TK: The restriction on automatic weapons probably results in higher mass-shooting body counts

    ME: extraordinary claim. Tell me more.

  69. robert capozzi

    PF,

    Yeah, your counter factual is probably impossible to prove. Sound biting it is a huge challenge. I’d say you and TK do both as well as anyone since Konkin. I was once persuaded, but I’ve far too many flaws in the premises to be a buyer of the Fundamentalist Way. I find single constraintism far too restrictive and probably self defeating.

    I wonder: if 100 person mass murders were a daily event, would you be open to reconsidering your stance?

  70. dL

    For me, btw, my rule is that means are ends in themselves. I seek a balance of maximal liberty while maintaining reasonable levels of domestic tranquility. For me, the very best solutions achieve more of both, but sometimes they do not.

    Still waiting to detect any daylight between you and Donald Trump…

  71. Thomas Knapp

    —–
    TK: The restriction on automatic weapons probably results in higher mass-shooting body counts

    ME: extraordinary claim. Tell me more.
    —–

    They’re not very accurate. They burn through ammo very fast. They and their required ammo supply are heavy.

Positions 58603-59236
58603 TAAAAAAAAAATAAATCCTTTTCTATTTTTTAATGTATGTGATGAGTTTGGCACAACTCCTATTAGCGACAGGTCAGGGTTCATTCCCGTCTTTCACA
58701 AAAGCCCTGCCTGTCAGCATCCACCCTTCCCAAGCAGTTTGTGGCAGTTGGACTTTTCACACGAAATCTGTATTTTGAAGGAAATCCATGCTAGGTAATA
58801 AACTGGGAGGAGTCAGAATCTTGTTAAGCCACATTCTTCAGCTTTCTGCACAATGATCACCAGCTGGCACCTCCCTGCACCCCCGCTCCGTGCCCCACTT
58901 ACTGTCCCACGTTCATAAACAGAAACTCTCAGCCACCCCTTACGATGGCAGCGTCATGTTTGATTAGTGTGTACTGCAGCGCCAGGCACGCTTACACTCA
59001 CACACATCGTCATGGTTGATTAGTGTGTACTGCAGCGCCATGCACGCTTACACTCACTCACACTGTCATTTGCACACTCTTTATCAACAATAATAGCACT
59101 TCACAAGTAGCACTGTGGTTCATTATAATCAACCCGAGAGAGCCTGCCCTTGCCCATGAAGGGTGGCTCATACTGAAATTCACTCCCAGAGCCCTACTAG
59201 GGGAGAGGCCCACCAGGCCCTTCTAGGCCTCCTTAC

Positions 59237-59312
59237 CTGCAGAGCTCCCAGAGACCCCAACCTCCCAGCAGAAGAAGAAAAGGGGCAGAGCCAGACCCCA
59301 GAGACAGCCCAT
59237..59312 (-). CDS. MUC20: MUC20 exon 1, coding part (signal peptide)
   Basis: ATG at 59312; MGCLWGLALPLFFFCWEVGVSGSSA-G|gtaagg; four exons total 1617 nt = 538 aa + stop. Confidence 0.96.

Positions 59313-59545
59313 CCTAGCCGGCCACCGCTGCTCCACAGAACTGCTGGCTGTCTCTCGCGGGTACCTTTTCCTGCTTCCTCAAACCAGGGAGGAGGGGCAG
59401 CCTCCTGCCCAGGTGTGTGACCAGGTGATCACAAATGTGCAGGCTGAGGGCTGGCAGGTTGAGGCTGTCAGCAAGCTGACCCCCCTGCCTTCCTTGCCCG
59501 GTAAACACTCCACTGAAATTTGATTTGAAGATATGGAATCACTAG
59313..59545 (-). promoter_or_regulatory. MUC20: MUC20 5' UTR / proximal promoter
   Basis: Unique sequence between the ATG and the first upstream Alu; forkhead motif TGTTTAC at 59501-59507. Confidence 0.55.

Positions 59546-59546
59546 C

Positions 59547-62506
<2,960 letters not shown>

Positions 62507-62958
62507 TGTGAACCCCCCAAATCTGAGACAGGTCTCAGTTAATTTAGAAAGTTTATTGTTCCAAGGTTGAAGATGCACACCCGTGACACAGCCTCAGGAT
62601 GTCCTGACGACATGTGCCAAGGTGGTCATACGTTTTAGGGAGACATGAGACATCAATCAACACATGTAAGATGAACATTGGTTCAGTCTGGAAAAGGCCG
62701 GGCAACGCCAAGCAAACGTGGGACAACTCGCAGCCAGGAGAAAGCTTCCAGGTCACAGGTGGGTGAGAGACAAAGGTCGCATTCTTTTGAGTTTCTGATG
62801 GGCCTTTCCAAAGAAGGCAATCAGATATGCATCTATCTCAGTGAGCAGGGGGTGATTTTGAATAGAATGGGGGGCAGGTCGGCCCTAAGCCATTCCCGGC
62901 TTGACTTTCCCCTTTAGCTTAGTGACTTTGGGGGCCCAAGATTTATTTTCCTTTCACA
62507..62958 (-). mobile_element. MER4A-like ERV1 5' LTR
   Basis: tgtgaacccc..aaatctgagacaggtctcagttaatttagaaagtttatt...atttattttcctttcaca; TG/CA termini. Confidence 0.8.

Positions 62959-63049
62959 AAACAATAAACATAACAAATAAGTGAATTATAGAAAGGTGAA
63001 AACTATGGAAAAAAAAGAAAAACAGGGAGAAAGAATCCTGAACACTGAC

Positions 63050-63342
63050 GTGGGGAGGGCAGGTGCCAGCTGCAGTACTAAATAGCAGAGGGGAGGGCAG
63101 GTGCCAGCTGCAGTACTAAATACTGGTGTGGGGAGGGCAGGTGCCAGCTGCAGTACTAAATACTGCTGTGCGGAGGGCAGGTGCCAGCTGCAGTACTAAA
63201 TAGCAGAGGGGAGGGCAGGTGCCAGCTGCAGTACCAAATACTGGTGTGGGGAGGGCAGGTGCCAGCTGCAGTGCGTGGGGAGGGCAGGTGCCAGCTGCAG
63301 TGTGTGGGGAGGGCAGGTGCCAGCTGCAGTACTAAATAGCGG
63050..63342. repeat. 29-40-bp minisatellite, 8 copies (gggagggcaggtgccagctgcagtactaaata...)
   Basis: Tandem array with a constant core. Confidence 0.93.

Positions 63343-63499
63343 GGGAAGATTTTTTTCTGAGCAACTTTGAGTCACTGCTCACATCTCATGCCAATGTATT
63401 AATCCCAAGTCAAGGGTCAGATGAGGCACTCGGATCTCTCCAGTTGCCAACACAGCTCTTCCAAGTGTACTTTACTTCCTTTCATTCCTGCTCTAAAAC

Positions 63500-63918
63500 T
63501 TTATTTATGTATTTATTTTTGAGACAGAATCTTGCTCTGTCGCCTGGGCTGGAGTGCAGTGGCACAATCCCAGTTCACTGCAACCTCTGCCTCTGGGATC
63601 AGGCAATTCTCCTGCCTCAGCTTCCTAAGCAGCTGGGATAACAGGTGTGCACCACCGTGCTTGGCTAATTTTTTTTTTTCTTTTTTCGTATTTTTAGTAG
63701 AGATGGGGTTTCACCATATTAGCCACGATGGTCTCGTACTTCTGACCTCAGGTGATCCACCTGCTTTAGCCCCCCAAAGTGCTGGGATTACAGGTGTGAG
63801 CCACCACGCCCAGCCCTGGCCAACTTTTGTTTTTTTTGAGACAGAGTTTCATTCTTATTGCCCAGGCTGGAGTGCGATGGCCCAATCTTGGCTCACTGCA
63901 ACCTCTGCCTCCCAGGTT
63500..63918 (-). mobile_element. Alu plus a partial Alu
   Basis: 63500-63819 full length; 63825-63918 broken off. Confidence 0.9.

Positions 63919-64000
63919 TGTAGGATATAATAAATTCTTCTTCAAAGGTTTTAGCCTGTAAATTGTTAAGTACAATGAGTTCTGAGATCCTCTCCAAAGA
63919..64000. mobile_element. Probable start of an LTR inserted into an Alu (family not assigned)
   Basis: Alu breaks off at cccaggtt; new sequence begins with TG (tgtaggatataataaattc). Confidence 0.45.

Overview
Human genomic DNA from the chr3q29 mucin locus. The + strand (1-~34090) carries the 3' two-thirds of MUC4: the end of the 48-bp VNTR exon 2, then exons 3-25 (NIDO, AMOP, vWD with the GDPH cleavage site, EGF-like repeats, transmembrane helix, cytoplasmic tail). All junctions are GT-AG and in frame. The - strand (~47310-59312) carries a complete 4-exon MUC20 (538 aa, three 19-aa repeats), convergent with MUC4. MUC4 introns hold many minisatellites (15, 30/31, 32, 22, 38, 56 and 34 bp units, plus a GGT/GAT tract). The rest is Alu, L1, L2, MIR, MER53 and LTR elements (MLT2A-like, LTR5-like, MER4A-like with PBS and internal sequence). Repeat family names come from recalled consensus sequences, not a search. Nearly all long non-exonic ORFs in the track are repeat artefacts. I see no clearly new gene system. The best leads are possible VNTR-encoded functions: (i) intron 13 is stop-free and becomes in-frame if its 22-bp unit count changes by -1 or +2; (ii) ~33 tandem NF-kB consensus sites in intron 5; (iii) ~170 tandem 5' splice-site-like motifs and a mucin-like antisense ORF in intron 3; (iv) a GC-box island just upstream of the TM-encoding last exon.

In military use, they either require a lot of effort — barbed wire, land mines, etc. — to channel an enemy into their fields of fire, or else they’re just a channeling weapon themselves (“don’t go in that way, it’s covered by machine gun fire”).

    A mass shooter who walks into a building with a semi-automatic pistol may only fire 15 rounds in two minutes, but he may very well fire 15 fatal rounds because he is aiming his shots and shooting close up. A mass shooter who walks into a building with a machine gun may fire 1200 rounds in two minutes and not hit anything but filing cabinets and ceiling tiles. Of course, he probably wasn’t carrying 1200 rounds of ammo unless he was the Incredible Hulk, and if he was, now he’s out while the pistol guy still has two 15-round magazines in his pocket.

    The only time I came really close to having to kill someone, it was with a machine gun (a Squad Automatic Weapon), and I was wishing like hell I was aiming my M-16 instead. The SAW was “spray and pray.” With the M-16 on single shot fire, I’d have put at least two rounds through the guy’s chest. The third might have missed, as he was in a moving vehicle.

    The only machine gun worth a crap IMO is a heavy gun (US .50 caliber or Russian 12.5mm). Which requires a crew to carry, let alone fire, and more crew to carry its heavy-ass ammo, and plenty of time to set up. It’s not like you can carry it under your coat, or run through a building with it.